Sunday, 27 November 2011

Chatsworth Weekend

Chatsworth House

It's nine days since my last blog and a good blogging friend even e-mailed me to see if I was okay. That is very kind sir, a considerate thing to do. Life has been hairily busy and every night out doing something or other, my weekends a slave to domesticity and hobby. Well this weekend 26/27th I was away on a coach trip weekend to get away; to declare a break from my world. I went to Derby, stayed overnight between Derby and Nottingham and spent Sunday at Chatsworth House in Derbyshire, the ancestral  home of the Earls and Dukes of Devonshire.

I have noticed however, despite the mildest November since records began, it was desperately cold in the chill wind this weekend. 

 River Derwent, Derby

It's one of the few cities I can't recall visiting in my life and although I've been to Derbyshire many times, Derby has eluded me - until now. It was a pleasant place and a straight forward city centre with old and new mixed. The new is an eclectic mix of steel and concrete and some of it jars because as you drive to the city centre, it is rather more modern than old on the outskirts. We passed the twisted spire of Chesterfield during the weekend and frankly I am amazed it still stands. 

Eagle Indoor Market, Derby

Derby has a large and pleasant shopping centre next to the new bus station and a covered indoor market which was less impressive. Lunch was at a national franchise food outlet in the shopping centre which was adequate and afternoon tea was in a lovely cafe on a city centre street. The hotel was perfectly adequate and actually very good value for money - the meals were very good both on Saturday evening and breakfast Sunday morning. The hotel was the Novotel between Nottingham and Derby.

 Newly Christmas Decorated Great Dining Room

Sunday saw us visit Chatsworth House and we got there early after getting up at stupid o'clock because the coach driver said that there was a Christmas Market at Chatsworth and the previous week had seen traffic from hell. There was no market and we were first there having arrived through glorious Peak District countryside bathed in misty morning sunlight. The advantage was we were first through the gate. Disappointingly, some of the house was closed because they were putting Christmas decorations up in the upper floors so we were confined to the ground floor. In addition, because of work to the masonry, half the house was shuttered off on the outside with safety sheeting while the stone work is subject to acid treatment to clean it. We never saw the famous violin.

Great Chamber

What we saw however was magnificent. Exceptional paintings both in frams and on walls and ceilings including a Leonardo Davinci which looked as fresh as if it had just been painted and classical sculptures abounded. The decor was magnificent, opulent and very well cared for.  The house was themed and each room had different and magnificent Christmas decorations and a carol playing. Local schools had provided some of the decorations which was a lovely touch. It provided much atmosphere.

Marble Bust in the Sculpture Gallery with Christmas Decorations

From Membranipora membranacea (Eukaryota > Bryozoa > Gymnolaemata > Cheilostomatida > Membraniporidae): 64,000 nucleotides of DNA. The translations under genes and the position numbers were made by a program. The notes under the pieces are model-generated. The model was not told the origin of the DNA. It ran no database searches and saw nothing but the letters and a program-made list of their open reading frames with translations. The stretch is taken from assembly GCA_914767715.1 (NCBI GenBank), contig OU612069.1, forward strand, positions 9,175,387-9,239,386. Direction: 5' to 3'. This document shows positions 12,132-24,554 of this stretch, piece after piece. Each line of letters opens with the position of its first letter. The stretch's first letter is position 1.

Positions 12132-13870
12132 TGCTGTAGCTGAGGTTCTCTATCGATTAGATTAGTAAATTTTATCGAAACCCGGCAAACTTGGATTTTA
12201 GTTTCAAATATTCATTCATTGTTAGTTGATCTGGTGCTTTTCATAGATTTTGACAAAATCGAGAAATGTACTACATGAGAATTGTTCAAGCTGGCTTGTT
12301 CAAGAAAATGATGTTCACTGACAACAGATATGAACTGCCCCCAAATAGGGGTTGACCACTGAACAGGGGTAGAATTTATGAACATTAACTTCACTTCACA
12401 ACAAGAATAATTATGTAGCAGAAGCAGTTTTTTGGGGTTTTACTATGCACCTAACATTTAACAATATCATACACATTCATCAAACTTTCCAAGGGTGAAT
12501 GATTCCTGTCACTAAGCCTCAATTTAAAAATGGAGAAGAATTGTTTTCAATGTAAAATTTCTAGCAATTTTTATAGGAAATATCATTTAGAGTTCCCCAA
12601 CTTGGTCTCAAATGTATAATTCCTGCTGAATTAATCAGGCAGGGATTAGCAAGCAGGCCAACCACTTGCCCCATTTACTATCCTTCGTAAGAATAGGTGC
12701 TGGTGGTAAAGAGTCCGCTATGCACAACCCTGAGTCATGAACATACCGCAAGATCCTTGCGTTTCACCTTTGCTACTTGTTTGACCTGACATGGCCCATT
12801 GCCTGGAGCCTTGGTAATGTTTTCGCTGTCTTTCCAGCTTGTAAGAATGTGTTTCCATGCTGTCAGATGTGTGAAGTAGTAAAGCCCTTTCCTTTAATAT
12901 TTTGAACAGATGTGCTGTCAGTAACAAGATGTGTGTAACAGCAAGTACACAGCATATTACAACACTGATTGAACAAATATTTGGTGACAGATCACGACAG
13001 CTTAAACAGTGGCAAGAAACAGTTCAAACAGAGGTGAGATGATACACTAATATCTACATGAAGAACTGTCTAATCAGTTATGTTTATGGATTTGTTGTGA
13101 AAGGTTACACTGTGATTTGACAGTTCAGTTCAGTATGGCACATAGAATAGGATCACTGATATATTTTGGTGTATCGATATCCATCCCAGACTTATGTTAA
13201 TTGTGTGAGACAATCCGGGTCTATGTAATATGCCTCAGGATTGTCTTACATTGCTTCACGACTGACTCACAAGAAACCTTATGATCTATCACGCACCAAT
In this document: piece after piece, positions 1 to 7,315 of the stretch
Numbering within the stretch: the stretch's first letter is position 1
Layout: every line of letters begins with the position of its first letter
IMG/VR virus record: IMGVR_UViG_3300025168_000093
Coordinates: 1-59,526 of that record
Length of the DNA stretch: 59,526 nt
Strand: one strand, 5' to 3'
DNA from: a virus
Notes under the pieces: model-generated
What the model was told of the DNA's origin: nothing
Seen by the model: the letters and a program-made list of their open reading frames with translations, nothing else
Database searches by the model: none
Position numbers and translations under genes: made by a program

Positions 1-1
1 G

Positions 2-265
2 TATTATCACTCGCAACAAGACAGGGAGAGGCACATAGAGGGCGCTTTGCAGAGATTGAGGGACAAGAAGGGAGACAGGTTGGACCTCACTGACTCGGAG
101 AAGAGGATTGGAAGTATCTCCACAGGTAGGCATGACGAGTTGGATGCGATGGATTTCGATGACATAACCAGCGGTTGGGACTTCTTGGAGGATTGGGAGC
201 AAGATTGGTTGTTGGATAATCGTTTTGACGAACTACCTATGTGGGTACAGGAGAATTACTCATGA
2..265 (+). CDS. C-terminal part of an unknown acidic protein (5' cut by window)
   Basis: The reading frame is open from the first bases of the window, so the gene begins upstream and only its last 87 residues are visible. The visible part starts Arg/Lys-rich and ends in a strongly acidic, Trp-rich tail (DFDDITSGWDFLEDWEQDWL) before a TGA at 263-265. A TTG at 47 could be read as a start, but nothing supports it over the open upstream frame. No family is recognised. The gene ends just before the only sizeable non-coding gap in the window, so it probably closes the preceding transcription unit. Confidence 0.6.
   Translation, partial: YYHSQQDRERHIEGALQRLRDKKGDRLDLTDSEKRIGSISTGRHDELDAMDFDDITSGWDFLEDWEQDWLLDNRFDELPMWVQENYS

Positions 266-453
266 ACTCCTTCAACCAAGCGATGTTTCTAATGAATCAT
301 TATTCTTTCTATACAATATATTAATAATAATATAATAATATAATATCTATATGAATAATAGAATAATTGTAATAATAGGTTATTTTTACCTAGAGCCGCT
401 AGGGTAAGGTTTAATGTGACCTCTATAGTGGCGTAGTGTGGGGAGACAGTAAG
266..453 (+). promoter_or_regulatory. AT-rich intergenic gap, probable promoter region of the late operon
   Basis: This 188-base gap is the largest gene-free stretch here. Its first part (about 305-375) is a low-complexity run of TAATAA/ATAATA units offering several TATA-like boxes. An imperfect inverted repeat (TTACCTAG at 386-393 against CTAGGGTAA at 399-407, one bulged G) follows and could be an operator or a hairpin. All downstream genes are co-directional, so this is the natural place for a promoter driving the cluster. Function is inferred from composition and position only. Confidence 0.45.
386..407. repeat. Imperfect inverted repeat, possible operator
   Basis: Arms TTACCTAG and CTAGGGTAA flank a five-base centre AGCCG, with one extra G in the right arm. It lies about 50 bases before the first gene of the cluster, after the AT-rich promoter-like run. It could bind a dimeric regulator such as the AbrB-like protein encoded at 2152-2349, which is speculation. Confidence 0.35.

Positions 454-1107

The funny thing was that the grounds were so large and extensive, we would never have had time to walk round them, so we took a buggy tour for three quid (£3.00 or 3.5 Euros or $4.63) for half an hour. We were sat on the back seat looking rearward and therefore everything the guide who was driving said "...and look to your right and you will see..." was actually to our left. How confusing and sadly we missed some of the sights. But it was funny remembering his left was our right.

Part of the intricate garden displays

There is much to see and do at this magnificent house and grounds - there is no other word for it - magnificent and beautiful too. However, if I have just one negative observation, unlike the less famous Sledmere House we visited which I mentioned in the blog a few months ago which was a family home and adored clearly as a home - you could tell, Chatsworth just lacked that personal touch of a 'home' that it clearly still is with the 12th Duke still living there. It is a national treasure and all very professional but not 'lived in.' Does that make sense?

The Cascade

I would heartily recommend a visit. I did this tour by National Express holidays and it was £60 (69.95 Euros or $92.62) for Saturday in Derby and Sunday at Chatsworth. It included bed, breakfast and evening meal and the ticket into Chatsworth. This was good value for money. Other tour operators are available.

Chat soon


Friday, 18 November 2011

To Early for Christmas?

Well, I've gone and done it now. No return from the brink. Precedents set, people surprised and amazed. What on earth am I talking about? My colleague Ellie and I have put our office Christmas decorations up! Here's the proof. We both sit in an alcove at the back of a larger office so we decided just to decorate the alcove where we sit.

I went to see The Adventures of TinTin (The Secret of the Unicorn) the other night and what a thoroughly enjoyable piece of animated nonsense this is. This is Spielberg at his adventurous best with a good story, rollicking adventure - Indiana Jones style and animation to marvel at. This movie is an adaptation of the Belgian comic book series The Adventures of Tintin created by the Belgian artist Georges Rémi, who wrote under the pen name of Hergé. Who remembers the TV series that always started with a man's rather strained, dramatic and excited voice at the beginning announcing: "Hergé's... Adventures... of TinTin?"